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9. God gives us the ability to forgive others.

9. God gives us the ability to forgive others.

“Be kind to one another, tenderhearted, forgiving one another, as God in Christ forgave you” (Ephesians 4:32). Forgiving can be one of the hardest things that God requires of us. But, the good news is He doesn’t command it of us and then leave us to do it on our own. He gives us Jesus as an example. And, He gives us the power, through the Holy Spirit.

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10. After forgiveness, comes love – even if forgetting isn’t possible.

10. After forgiveness, comes love – even if forgetting isn’t possible.

“Above all, keep loving one another earnestly, since love covers a multitude of sins” (1 Peter 4:8). Sometimes things happen in our lives that we just cannot forget, even if we are able to forgive. While we may not be able to erase our memory, we do have control over our actions. We can love those who have wronged us after we forgive them. It’s hard to harbor ill will toward those we actively serve, love and pray for.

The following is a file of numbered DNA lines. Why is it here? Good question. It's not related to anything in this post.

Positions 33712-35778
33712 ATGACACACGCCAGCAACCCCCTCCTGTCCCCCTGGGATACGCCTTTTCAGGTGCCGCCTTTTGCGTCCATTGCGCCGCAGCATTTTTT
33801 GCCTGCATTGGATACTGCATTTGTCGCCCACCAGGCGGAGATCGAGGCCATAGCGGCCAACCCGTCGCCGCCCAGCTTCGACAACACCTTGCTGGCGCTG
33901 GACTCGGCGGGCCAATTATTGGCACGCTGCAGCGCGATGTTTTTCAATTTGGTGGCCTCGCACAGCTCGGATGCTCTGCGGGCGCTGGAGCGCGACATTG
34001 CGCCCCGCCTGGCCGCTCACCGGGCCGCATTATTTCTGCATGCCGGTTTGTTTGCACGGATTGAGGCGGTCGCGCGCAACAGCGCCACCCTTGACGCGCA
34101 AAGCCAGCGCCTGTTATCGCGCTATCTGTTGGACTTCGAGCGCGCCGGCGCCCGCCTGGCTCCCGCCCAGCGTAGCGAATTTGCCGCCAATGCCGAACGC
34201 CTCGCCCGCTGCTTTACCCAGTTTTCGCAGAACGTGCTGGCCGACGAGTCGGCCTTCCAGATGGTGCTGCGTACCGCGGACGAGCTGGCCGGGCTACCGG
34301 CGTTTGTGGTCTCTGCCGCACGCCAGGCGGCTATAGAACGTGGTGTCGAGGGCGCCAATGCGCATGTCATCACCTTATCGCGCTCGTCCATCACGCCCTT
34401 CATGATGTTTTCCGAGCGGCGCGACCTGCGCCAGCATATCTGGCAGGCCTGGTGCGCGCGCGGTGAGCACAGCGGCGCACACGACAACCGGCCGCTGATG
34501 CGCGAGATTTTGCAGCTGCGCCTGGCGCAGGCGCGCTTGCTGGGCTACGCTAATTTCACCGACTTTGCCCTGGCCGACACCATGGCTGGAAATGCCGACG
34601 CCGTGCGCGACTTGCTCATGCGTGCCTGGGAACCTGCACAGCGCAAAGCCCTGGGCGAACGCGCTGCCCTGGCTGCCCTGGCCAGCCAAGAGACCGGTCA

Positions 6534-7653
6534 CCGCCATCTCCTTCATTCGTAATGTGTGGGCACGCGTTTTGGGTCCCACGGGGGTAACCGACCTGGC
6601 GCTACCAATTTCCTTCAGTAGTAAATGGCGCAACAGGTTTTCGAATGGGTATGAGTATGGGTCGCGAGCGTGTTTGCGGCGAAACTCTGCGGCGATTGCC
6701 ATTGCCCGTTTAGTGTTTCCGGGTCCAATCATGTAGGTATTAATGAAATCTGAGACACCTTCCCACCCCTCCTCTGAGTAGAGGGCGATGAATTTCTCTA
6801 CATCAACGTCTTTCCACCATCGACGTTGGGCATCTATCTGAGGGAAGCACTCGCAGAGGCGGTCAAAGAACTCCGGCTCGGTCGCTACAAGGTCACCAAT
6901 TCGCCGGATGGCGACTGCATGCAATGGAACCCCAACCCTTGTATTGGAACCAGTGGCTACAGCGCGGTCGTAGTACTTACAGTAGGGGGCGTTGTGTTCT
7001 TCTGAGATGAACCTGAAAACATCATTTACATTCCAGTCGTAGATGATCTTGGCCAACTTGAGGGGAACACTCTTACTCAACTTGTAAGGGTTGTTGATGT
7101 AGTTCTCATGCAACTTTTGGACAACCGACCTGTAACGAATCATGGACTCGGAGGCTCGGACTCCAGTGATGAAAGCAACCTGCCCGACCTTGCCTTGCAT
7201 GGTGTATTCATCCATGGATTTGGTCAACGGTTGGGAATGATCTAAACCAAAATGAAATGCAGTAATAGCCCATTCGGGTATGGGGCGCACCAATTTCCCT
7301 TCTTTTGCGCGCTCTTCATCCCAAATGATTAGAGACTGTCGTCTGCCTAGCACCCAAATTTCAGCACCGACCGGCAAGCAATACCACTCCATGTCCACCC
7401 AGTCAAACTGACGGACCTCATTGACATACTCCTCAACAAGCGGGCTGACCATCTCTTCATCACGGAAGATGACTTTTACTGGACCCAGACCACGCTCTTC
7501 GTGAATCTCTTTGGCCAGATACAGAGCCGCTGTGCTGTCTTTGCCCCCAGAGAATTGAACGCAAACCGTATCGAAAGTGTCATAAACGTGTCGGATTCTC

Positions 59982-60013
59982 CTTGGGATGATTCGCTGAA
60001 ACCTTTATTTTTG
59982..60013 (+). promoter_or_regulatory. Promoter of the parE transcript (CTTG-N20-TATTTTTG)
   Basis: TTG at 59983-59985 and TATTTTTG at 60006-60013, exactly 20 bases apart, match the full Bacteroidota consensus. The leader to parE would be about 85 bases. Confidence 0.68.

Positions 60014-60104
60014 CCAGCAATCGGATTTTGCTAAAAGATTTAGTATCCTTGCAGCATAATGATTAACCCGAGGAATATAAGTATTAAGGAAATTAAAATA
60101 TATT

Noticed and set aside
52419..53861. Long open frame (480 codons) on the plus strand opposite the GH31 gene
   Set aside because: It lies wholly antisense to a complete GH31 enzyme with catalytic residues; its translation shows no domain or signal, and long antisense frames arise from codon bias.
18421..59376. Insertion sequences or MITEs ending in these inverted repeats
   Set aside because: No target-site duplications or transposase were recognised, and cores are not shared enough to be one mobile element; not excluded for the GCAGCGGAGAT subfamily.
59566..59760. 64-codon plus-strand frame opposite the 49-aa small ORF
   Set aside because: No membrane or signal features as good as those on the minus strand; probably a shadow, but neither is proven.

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Brent Rinehart is a public relations practitioner and freelance writer. He blogs about the amazing things parenting teaches us about life, work, faith and more at www.apparentstuff.com. You can also follow him on Twitter.